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My cousin Laurie.  Well...maybe not.
There was a family picnic, where I saw many, many people with whom I shared some familial bond. I had--and still have--no clue who they were.  But Grampa told me to go say hi to my cousins, so I obediently went over to this big group of kids and said, "Hi, cousins!"  That is all I remember about that day.  I'm pretty sure we ate fried chicken.

And then it was time for us to return to Missouri.  We packed up the station wagon, and hit the road as dusk approached, hoping for cooler nighttime weather as we crossed the desert.  Shortly after we started out, we passed a drive-in movie theater; it was playing the 1966 Batman movie.  I could see Batman and Robin on the screen, racing on the water in their Batboat.  I wanted to stop.  Grampa did not agree.

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They were heading west.  We were heading east.
I slept through the desert portion of the journey.  Upon waking, I was told that I was fortunate to have been asleep, because it had really been hot in the desert, even at night. We drove through Arizona, New Mexico, Texas, and Oklahoma.  Grampa begrudgingly agreed to stop at a roadside tourist attraction, just so I could see a rattlesnake in a cage.  I would have to agree with him that it really wasn't worth stopping.

Back in Missouri, with time for another trip or two to the pool in Aurora, and for maybe another few comic books off the spinner rack at Ramey's Grocery Store.  But the summer was ending, and we were soon on a plane back to Syracuse.






(Even in 1968, I couldn't get 'em all.  The above comic books are four of the many that got away.)

Arriving home, I was immediately hit with unwelcome news:  the Doyles, our neighbors from two houses over, were moving to Liverpool.  Like...now.  Sharon and her brothers had been my friends since the dawn of memory.  I hated to see them go.  Hated it.  It wasn't the first time I'd lost touch with a friend--Dave Pratt had already moved to faraway Toledo, Ohio, and I never did see Mary Rose Tamborelli again after Aunt Connie died--but this hurt.  For you out-of-towners, I should mention that Liverpool was just another Northern suburb of Syracuse; the Doyles weren't exactly moving to East Berlin.  But it was farther than I could ride on a bike, and that was...well, that was it.  We remained in touch for a bit.  I stayed at the Doyles' house in Liverpool one weekend in 1969, but time, tide, and different schools pulled us apart.  I ran into Sharon once or twice when we were teens, and a few times as adults; aside from the unfortunate circumstance of their dad's calling hours a couple of years ago, I haven't seen Sharon's brothers since we were all kids.  I never imagined that we would grow up apart from each other.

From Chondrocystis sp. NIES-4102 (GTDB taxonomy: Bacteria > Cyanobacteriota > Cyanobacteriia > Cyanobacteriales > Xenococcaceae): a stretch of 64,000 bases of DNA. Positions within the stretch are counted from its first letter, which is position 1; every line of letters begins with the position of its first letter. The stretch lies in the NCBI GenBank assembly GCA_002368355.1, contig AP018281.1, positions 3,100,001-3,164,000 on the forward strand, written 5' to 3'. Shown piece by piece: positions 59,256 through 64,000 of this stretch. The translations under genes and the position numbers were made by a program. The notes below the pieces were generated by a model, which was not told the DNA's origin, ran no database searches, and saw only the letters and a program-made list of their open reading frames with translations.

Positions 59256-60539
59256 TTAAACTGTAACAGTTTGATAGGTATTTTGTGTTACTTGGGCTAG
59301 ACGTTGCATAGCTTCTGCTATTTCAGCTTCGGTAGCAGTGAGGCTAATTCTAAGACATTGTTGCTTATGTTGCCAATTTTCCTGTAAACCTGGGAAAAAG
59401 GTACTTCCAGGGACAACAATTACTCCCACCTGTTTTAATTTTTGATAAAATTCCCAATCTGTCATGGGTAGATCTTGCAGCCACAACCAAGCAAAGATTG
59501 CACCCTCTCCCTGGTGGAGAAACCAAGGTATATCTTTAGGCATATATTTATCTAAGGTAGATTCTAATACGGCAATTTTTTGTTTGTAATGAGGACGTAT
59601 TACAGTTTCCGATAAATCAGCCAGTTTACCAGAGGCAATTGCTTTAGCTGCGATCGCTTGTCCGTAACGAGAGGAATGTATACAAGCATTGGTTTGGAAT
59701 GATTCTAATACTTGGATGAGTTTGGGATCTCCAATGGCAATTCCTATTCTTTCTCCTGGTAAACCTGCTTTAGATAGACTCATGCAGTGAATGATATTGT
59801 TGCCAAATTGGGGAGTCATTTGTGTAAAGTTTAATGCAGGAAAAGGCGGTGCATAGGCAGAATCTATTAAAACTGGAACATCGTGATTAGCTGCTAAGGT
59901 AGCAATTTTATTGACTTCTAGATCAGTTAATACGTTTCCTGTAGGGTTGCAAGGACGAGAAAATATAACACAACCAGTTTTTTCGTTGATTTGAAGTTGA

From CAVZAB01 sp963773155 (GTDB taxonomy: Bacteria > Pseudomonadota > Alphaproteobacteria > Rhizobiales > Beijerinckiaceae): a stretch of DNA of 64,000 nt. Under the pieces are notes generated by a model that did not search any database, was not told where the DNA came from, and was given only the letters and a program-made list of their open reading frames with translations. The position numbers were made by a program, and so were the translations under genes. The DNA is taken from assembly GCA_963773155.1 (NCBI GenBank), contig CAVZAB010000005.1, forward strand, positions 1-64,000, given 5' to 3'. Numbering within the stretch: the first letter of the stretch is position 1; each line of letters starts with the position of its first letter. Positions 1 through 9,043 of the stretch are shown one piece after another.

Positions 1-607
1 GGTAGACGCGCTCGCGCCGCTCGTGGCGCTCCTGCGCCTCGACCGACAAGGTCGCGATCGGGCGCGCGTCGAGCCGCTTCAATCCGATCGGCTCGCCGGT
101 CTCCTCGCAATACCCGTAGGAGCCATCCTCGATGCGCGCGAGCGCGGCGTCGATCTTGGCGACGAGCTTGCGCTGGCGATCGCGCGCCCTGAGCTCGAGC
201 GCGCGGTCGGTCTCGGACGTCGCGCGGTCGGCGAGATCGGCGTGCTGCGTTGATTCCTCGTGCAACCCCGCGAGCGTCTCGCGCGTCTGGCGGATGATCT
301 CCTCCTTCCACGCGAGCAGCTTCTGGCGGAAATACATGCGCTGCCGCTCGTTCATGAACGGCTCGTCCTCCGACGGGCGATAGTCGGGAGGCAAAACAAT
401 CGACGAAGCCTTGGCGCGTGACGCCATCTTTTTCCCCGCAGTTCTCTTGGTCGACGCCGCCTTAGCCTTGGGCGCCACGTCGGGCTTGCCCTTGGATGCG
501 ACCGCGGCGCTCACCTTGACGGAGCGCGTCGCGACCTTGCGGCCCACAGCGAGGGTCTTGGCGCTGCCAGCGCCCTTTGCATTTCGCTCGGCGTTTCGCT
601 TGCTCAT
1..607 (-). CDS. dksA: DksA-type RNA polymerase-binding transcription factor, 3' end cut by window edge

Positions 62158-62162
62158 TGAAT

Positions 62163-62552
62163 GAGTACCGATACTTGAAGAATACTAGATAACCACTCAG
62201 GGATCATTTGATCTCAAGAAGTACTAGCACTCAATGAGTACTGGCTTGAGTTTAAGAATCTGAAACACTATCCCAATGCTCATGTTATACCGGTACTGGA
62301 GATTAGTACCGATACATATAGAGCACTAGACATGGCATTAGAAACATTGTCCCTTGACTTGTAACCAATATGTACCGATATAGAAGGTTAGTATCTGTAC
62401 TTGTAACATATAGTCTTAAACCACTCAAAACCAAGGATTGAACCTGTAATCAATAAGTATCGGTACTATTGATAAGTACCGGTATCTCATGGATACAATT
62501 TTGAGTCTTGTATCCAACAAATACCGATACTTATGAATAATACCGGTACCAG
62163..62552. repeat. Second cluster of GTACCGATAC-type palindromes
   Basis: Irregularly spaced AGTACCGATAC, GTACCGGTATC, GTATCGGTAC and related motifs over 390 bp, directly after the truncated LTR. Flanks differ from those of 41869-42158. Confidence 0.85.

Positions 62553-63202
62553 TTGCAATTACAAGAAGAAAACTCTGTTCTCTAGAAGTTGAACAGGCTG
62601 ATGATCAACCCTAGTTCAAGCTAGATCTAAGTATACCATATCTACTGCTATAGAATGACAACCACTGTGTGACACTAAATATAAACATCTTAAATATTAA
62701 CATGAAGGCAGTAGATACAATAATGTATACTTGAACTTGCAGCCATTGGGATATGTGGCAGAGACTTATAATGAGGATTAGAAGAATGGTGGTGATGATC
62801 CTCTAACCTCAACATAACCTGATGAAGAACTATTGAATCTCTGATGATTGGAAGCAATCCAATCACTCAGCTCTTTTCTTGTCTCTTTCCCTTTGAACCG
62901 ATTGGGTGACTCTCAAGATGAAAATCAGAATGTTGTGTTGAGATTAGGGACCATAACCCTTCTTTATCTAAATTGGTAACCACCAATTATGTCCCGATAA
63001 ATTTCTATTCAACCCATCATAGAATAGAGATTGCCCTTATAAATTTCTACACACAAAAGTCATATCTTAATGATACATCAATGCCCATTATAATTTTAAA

Third grade beckoned.  It was a Presidential election year, so we were all asked to vote in a poll at school.  I remembered hearing my brother Rob take a public opinion poll recently; asked to state his political party, Rob answered "Liberal."  Well, I was always eager to be more like my brother.  Looking at the choices presented, neither Republican Richard Nixon nor Democrat Hubert Humphrey seemed quite right, so I tried to emulate Rob by voting for the third choice; I voted for George Wallace.  I don't think that's quite how Rob would have voted.

How I should have voted.
Nixon won the class poll, and as goes Bear Road Elementary School, so goes the nation. Mom and Dad voted for Humphrey.  They always were smart folks, my Mom and Dad.

One good thing about Election Night 1968:  one of the TV channels was running a double feature of The Beatles' first film A Hard Day's Night and a Jerry Lewis movie called Cinderfella.  I had seen both before, and was happy to see 'em again.  My Dad was not so happy when he and Mom got home and discovered I wasn't in bed yet.

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And Batman was back on TV again already!  The Dynamic Duo returned in the form of new cartoons (paired with 1966 Superman cartoons) on The Batman-Superman Hour.  Guess I wasn't the sole remaining superhero fan.

My miracle year of 1968 ended with the school Christmas Pageant.  Each year, Mrs. Richards' third grade class put on a production of Dr. Seuss' How The Grinch Stole Christmas; I'd seen at least one previous production.  I tried out for the lead role, growling and grimacing, bellowing meanness at the top of my lungs and throat, and from the bottom of my pitch-black soul.  I got the part.  And I killed. We put on several performances, at Bear Road and at other locations.  My performance was the buzz of North Syracuse.  My Dad--who never missed anything I did--had to work, and never got to see me as the Grinch.  But people--strangers--walked up to him the next day at the Post Office, and raved about this loud, expressive little kid they'd seen play the Grinch the night before.  I had laryngitis for a week, maybe more.  And I was legend.



(Laugh if you will--and you probably should--but my performance as the Grinch followed me around for years.  Literally.  In middle school, high school, even years later at a bar, when I went to see Joey Molland's Badfinger, people would randomly walk up to me and say, "Hey!  Weren't you the Grinch?"  Author Jeanne M. Cavelos was also in my class, and she played the role of the Grinch's sidekick, Max; when I saw her at a book-signing in the '90s, her friend Jamie (another classmate) looked up, saw me, and blurted out, "Are you Carl?  The Grinch?"  Jeanne also looked up, and said, "Oh my God, it is the Grinch!")

Mrs. Richards' third grade class used to perform How The Grinch Stole Christmas every single year. After my performance in 1968, she never staged the play again.  Annus mirabilis.  This was 1968.

President-Elect Richard M. Nixon
                                           
NEXT:  TV TIME! An interlude drenched in cathode rays.